You’ve filmed in lots of amazing locations, which stood out?

“It would be hard to choose a highlight on this job. It was an adventure we all went on together for over eight months; we went to the most extraordinary locations and met the most ridiculously wonderful people.

“We were able to film at these great London locations, like Lancaster House and the Victoria & Albert museum. It was wonderful when the public went home and we descended in mad glory with our white vans. In order to show the size and scope of the mafia the second unit filmed in places like Mumbai and Tel Aviv, but the main unit mostly focused on London and Croatia.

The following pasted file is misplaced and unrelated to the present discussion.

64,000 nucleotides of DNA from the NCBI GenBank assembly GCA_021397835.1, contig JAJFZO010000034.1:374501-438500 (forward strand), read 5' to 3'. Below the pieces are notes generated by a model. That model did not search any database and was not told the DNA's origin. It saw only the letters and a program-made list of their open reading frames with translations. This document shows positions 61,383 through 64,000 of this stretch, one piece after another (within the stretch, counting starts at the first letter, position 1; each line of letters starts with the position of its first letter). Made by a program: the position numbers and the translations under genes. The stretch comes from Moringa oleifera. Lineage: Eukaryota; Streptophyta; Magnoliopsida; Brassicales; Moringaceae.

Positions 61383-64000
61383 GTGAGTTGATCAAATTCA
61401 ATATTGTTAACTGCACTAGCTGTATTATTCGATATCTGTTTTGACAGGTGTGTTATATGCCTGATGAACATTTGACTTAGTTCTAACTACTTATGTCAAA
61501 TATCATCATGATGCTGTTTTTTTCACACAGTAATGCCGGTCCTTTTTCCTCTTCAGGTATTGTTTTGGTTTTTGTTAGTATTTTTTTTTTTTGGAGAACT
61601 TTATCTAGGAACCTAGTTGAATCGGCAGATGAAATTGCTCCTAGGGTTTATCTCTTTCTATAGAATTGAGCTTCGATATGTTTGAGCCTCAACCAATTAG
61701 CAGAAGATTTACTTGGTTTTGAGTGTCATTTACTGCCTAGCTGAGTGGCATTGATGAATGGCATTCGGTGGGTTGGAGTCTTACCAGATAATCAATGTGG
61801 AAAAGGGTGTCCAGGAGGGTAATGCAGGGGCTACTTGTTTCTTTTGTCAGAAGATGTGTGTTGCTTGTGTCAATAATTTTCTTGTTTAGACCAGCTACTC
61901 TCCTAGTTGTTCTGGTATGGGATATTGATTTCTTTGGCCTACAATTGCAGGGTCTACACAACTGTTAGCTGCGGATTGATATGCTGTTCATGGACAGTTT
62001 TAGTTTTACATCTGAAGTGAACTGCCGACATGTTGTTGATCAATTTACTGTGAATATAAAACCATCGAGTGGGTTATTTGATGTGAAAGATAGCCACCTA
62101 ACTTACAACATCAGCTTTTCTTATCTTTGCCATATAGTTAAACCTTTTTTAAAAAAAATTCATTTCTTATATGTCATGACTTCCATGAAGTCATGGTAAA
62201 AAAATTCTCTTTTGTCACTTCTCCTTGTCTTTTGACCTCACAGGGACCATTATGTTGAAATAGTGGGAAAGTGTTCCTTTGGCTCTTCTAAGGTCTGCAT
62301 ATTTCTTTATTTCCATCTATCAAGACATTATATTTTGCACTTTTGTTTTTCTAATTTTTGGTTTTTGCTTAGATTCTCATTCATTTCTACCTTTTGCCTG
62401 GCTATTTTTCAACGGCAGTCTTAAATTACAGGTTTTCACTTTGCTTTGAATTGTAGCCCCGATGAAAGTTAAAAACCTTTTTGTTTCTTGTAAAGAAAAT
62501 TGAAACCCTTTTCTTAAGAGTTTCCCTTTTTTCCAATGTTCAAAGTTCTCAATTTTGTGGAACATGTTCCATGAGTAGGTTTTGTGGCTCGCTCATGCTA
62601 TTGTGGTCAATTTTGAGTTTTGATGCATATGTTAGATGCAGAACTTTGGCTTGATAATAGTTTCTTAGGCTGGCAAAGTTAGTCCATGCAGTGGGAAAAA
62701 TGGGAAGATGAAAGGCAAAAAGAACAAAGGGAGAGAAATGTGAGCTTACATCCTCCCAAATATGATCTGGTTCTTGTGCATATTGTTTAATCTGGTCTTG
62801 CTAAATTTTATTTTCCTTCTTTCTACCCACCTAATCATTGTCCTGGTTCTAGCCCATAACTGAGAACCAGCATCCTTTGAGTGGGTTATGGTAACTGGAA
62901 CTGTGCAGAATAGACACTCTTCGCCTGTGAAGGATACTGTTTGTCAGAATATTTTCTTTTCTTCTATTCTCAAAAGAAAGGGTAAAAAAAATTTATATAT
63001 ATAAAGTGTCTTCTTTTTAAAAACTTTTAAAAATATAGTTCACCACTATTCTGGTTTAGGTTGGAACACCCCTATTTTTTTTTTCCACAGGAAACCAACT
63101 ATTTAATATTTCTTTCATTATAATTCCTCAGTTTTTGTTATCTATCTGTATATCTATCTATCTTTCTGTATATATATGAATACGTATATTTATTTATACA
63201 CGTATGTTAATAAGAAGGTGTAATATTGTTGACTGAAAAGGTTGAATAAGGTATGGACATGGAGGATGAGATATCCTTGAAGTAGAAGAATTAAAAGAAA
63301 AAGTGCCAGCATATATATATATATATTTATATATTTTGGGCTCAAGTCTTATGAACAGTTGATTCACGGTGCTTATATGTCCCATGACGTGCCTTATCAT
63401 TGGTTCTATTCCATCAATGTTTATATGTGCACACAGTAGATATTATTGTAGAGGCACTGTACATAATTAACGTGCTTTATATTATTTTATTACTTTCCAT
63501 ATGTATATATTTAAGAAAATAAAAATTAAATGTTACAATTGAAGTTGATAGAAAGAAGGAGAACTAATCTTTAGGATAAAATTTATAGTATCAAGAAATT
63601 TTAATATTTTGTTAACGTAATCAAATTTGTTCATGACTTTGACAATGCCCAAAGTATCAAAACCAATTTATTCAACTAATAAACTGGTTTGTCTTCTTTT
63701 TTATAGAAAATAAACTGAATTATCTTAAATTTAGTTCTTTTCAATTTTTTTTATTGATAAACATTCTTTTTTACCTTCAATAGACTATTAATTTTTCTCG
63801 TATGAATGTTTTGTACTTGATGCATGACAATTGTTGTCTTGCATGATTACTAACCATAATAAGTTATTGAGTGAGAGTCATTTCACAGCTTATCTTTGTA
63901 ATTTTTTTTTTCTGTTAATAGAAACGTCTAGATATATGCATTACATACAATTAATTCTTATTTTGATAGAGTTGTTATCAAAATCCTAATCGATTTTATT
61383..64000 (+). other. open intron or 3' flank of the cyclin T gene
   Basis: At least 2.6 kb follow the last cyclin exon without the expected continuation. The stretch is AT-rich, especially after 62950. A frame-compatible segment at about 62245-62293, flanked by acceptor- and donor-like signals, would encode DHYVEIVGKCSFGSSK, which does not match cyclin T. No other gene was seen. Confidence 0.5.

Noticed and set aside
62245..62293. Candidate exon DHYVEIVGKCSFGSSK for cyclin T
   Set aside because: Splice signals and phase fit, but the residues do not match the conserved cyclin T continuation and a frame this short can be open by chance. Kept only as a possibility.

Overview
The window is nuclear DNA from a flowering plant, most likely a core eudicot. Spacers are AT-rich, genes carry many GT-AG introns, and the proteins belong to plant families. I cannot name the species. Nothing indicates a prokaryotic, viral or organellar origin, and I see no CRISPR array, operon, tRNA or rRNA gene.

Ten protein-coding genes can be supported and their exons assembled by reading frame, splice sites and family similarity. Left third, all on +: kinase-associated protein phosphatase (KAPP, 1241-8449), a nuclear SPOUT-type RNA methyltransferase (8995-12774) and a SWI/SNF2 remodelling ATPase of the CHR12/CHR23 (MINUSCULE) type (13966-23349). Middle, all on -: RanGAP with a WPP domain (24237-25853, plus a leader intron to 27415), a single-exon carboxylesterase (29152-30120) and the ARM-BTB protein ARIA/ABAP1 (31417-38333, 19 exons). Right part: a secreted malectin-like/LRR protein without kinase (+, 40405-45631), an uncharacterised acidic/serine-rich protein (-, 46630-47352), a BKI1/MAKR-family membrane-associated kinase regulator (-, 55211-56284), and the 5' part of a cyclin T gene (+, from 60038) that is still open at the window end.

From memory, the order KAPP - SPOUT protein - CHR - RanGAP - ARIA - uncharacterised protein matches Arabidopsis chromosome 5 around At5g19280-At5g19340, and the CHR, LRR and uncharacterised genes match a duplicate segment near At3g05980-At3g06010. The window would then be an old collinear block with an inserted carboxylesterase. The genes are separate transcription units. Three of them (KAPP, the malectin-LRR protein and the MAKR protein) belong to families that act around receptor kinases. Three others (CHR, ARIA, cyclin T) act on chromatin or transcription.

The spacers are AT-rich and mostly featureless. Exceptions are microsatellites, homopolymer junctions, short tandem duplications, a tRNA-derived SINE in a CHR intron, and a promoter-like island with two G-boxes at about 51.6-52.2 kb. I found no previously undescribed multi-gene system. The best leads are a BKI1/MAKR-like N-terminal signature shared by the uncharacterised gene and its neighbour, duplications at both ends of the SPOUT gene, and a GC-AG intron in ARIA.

“It was an eye opener filming in Croatia, which is an amazing place. It’s so versatile, the crew, the weather and how it was able to cater for an incredible number of countries.”

Do you think the world of TV is changing and how does McMafia fit into that landscape?

“It is definitely changing and McMafia is an example of that change. It is exciting that we have people involved in the show that have come from an international film background, which adds to the feeling that it’s almost like we’ve made an eight hour movie. James Watkins, our director, has shot it like a film, not just in regards to the way it looks but also the cast, the locations and the crew as well as the sheer scale and size of it.

“We’ve used drones, helicopters, there was a sense that there were no limitations and it’s amazing to have made something like that, with the backing of the BBC, AMC and Amazon. So that feels like a change in the way TV is and can be made, we had an immense amount of support and resources at our disposal.”